C. Bates Lieutenant
Air Force (Retired) (
Sea, Swell and Surf Forecasting
for D-Day and Beyond
The Anglo-American Effort, 1943-1945
FULL 38 page long PDF. http://scilib.ucsd.edu/sio/hist/bates_sea-swell-surf.pdf
Extracts from page 1 to 18 – Invasion
(planning stage): …….Admiral Ramsay knew it would be impossible to control
an invasion fleet of 1,213 naval combatants, 4,126 landing craft/ships,
736 naval auxiliaries, and 864 merchant vessels.
Eisenhower made the tense situation worse during Friday, June 2.
With the proposed D-Day just three days
away, "Ike" advised Stagg that he now required weather
briefings during both morning and evening hours. ……..
…… the majority's prognosis that the proposed D-Day of June
5would feature rain, high seas, and low clouds within the assault
area. Then, after listening to this updated forecast, as of 0430
DBST Eisenhower ordered this massive invasion involving 500,000
personnel postponed for 24 hours. …..
at noontime stations on Ireland's west coast reported a major cold
front moving eastwards at 30 knots that was certain to pass through
the Normandy assault area during early Monday, June 5. …….
Page 18 to 20
Wave Forecasting for the "Big Storm" (19-22 June 1944)
The section is reprinted in full
June 6th, Section
activities were quiescent for the next 11 days with one exception.
During D-plus-8 (14 June 1944), Lt. Crowell reported for duty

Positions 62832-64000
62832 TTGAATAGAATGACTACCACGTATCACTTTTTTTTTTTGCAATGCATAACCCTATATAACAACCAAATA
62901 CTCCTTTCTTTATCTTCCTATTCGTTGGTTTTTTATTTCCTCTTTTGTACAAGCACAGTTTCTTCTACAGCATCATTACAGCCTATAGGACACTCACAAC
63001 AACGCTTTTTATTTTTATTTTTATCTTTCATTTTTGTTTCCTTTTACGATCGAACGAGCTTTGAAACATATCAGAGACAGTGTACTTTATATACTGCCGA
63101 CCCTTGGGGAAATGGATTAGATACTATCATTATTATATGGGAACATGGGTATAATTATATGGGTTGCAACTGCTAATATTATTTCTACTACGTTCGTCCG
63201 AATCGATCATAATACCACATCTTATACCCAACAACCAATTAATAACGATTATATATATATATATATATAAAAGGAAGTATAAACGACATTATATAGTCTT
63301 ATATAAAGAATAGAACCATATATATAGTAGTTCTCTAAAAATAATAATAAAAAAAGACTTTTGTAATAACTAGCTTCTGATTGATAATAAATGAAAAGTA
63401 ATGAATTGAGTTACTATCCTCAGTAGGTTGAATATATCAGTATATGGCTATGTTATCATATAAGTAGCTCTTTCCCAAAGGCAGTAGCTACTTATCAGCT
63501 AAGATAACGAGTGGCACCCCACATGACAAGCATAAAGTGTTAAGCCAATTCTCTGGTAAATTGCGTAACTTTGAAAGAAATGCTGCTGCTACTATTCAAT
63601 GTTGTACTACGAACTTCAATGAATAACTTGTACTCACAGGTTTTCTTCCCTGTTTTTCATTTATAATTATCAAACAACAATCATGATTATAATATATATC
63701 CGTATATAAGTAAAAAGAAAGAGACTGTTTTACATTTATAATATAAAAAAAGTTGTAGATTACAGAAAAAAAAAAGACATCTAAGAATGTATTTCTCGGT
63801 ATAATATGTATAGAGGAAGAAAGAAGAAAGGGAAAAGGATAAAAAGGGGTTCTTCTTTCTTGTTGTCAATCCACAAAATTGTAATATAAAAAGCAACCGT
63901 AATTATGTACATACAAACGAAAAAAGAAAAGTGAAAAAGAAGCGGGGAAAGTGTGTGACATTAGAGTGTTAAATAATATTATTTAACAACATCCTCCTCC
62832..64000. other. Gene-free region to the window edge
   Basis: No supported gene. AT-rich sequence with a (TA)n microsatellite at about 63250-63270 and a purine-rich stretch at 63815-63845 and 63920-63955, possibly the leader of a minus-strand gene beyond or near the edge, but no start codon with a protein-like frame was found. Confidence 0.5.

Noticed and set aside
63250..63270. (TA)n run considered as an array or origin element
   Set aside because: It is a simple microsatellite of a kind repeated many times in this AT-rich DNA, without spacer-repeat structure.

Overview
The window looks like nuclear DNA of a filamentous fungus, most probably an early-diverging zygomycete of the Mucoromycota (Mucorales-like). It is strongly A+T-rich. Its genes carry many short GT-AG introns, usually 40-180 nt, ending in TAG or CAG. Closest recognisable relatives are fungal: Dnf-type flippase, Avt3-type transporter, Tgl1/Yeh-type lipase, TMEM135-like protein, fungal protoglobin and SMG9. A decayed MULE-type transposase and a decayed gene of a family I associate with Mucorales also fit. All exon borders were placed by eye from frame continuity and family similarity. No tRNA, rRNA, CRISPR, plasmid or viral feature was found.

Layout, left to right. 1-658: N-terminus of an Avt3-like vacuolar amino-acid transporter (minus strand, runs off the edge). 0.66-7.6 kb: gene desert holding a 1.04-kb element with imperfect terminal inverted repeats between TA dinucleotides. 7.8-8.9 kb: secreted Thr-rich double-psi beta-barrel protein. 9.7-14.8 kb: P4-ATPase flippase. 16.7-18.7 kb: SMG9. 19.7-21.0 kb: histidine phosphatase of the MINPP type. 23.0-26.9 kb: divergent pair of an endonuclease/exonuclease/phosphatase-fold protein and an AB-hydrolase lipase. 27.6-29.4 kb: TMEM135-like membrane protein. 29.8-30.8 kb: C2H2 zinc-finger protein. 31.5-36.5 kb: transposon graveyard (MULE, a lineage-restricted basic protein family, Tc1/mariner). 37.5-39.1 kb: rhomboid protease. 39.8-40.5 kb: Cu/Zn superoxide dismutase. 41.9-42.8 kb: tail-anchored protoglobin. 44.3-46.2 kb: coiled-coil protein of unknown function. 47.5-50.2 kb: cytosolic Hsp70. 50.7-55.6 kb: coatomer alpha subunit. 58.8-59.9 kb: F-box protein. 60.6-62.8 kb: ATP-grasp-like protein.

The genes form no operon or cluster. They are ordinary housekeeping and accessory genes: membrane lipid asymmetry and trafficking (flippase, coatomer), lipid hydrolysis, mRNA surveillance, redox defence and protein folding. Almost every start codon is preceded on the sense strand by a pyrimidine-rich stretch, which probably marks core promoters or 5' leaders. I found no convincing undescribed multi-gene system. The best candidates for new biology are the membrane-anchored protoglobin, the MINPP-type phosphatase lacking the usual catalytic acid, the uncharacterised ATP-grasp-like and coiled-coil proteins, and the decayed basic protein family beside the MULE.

complaining of shrapnel rattling around his wash basin in Half Moon
Street because of low-flying German
aircraft during the night. These aircraft, of course, were the pesky
"doodle bugs" with 850 kilogram (1,870 pound) warheads
that soon would be impacting Greater London an average 80 times per
day. Even so, denizens of the Citadel had nothing to fear for their
windowless structure was capped with 20 feet of concrete. Unknown to
us, however, was the War Office's ongoing use of 600,000 tons of the
same material for building artificial harbors off the OMAHA and GOLD
beachheads by D-plus-21 (27 June 1944).
a "MULBERRY," such a harbor would be approximately the
and enclose a square mile of beach front featuring a 21 foot change
in sea level during spring tides. On the deep water side, three
lines of barriers would suppress incoming waves. Furthest out were a
row of Admiralty-designed BOMBARDONS comprised of 24 free-floating
but anchored steel cruciforms with a 19 foot draft. At mid point
and firmly emplaced in a low tide water depth of 30 feet were 26
PHOENIXs consisting of massive free flooding concrete caissons each
200 feet in length. Then close in for the protection of small craft
were "CORNCOBS," a string of antiquated ships
intentionally scuttled into 10 feet of water at low tide. Finally,
for rapid ship-to-shore transfers several miles of floating roadways
extended out to Lobnitz pierheads that moved upwards or downwards
with the tide level. As for a MULBERRY's ability to withstand wave
action, its prime designer, Brigadier Bruce White, CBE, RE, assumed
it would stay intact throughout a conventional summer storm
featuring Beaufort Force 6 winds (approximately 24 knots) (White,
told, 35 convoys moving as slowly as 3 knots were required to bring